The WHRD IC recalls the UN HRC’s affirmation that “the same rights that people have offline must also be protected online, in particular freedom of expression, which is applicable regardless of frontiers and through any media of one’s choice, in accordance with articles 19 of the Universal Declaration of Human Rights and the International Covenant on Civil and Political Rights” (A/HRC/20/l.13). Further, the Coalition also recalls the assertion made by the UN Special Rapporteur on Freedom of Opinion and Expression and the IACHR Special Rapporteur for Freedom of Expression that “legislation regulating the Internet should take into account the special characteristics of the internet as a unique and transformative tool that enables billions of individuals to exercise their right to freedom of thought and expression as well as a range of other human rights.”3

This organised attempt to silence WHRDs and their allies speaking out in favour of women’s sexual and reproductive rights, and women’s bodily autonomy cannot be tolerated and constitutes a grave violation of LACWHRN‘’s right to defend rights. Given the importance and relatively new area of human rights, WHRD IC notes the importance of advancing regional and international jurisprudence, and contributing to a better understanding by the international community of the risks to FOE that exist on line, particularly in relationship to the protection of the right to defend rights.

Further, the WHRD IC calls on states in the LAC region to:

· take all possible measures to protect LACWHRN’‘s members and ensure security and integrity for the women’s rights defenders threatened by repressive mechanisms of the state or by civil groups which carry hatred and fundamentalism;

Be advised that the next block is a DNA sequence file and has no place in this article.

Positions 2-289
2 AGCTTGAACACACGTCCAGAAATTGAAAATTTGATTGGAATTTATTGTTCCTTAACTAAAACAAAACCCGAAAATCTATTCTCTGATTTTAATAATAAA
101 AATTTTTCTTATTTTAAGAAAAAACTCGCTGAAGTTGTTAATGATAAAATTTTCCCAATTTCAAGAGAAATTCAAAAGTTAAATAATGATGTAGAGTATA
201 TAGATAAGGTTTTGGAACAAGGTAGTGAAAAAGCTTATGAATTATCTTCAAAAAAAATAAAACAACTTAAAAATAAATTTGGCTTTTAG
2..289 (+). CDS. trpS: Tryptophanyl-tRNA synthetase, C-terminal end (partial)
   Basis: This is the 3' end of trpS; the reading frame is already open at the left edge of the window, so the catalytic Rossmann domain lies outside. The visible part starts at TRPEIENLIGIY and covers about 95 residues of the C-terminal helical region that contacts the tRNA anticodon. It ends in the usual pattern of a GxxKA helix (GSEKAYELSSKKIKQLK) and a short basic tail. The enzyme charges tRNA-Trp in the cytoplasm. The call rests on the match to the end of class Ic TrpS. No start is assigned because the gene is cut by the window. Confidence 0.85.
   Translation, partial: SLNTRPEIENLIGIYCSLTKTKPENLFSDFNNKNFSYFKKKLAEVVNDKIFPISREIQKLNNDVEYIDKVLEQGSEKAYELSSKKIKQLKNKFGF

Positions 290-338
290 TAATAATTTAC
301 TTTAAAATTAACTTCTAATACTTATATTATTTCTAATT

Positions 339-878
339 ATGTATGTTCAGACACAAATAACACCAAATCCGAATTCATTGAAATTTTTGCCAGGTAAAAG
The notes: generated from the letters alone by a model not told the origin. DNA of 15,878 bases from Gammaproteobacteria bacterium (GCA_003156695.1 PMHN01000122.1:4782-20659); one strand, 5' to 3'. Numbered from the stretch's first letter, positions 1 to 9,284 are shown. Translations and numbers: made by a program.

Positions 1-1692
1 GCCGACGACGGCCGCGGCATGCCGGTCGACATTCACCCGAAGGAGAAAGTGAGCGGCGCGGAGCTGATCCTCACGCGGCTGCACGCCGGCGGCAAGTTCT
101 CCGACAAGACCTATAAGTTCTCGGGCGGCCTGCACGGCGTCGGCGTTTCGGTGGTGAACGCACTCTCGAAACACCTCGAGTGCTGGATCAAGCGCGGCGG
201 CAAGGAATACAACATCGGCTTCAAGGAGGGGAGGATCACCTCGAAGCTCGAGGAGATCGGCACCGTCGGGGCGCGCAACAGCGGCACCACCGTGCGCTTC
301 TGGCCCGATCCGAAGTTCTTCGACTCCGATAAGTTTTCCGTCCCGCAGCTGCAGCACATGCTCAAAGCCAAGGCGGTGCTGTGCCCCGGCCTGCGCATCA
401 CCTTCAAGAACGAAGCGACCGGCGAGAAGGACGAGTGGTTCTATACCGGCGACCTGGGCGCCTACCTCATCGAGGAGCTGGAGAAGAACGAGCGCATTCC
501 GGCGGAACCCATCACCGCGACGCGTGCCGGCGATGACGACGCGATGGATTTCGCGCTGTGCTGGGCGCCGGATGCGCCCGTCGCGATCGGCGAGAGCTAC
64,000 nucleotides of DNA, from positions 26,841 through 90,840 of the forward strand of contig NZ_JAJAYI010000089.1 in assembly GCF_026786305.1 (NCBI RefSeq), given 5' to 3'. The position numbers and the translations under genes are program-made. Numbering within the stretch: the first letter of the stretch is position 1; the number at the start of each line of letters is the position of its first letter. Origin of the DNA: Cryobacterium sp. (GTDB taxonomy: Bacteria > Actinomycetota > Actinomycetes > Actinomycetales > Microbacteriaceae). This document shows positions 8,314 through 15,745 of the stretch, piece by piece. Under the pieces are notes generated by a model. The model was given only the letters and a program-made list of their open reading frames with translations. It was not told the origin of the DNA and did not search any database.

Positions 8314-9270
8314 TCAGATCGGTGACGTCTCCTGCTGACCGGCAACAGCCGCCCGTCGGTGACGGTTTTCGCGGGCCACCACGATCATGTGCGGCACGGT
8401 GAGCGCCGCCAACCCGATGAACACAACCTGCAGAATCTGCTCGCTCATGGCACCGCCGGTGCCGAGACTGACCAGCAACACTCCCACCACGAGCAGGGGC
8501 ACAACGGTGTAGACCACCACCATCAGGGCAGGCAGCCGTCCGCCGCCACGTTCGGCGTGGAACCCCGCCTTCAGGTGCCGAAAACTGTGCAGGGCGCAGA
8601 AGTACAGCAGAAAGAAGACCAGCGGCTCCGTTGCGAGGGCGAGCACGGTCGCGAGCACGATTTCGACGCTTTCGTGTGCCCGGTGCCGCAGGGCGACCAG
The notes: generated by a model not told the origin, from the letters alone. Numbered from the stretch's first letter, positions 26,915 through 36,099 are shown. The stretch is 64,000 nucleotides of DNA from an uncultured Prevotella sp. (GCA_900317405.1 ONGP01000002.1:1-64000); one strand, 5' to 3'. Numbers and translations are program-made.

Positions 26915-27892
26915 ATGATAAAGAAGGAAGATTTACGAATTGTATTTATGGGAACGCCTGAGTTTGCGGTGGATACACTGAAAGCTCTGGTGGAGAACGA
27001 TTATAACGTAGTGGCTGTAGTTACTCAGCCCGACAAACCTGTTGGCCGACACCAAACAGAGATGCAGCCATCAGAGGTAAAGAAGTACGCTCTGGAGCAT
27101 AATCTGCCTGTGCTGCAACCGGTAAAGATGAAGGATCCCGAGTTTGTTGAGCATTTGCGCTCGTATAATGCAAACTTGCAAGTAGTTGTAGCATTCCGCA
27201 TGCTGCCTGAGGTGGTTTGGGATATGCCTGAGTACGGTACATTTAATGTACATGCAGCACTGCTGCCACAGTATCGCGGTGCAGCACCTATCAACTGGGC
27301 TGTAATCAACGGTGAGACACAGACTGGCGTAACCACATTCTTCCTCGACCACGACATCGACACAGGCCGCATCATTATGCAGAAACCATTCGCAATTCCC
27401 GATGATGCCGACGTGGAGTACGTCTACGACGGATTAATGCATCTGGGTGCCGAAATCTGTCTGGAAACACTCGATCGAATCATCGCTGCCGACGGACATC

· uphold their commitment to ensure an enabling environment in which WHRDs can carry out their legitimate work by condemning and prosecuting the harassment, criminalisation and aggression aimed at networks, civil society organisations, feminists and advocates of sexual and reproductive rights;

· uphold an internet policy and infrastructure environment that supports democratic participation and human rights, including the right to privacy, information and expression;

· protect the right of freedom of expression, both and on and offline, of Women Human Rights Defenders and all those working to defend rights;

· cooperate in investigating this crime and bring its perpetrators to justice through due process.

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[1] See www.september28.org, day of action campaign spearheaded by Women’s Global Network for Reproductive Rights (WGNRR), a member of the WHRD IC, and in collaboration with other global and regional partners.

[2] See www.28deseptiembre.org

[3] Joint Declaration by the UN SR for Freedom of Opinion and Expression and the IACHR-OAS SR on Freedom of expression. http://www.oas.org/en/iachr/expression/showarticle.asp?artID=888&lID=1. 20 Jan 2012.

You can download the pdf version of the statement below .

(END/2013)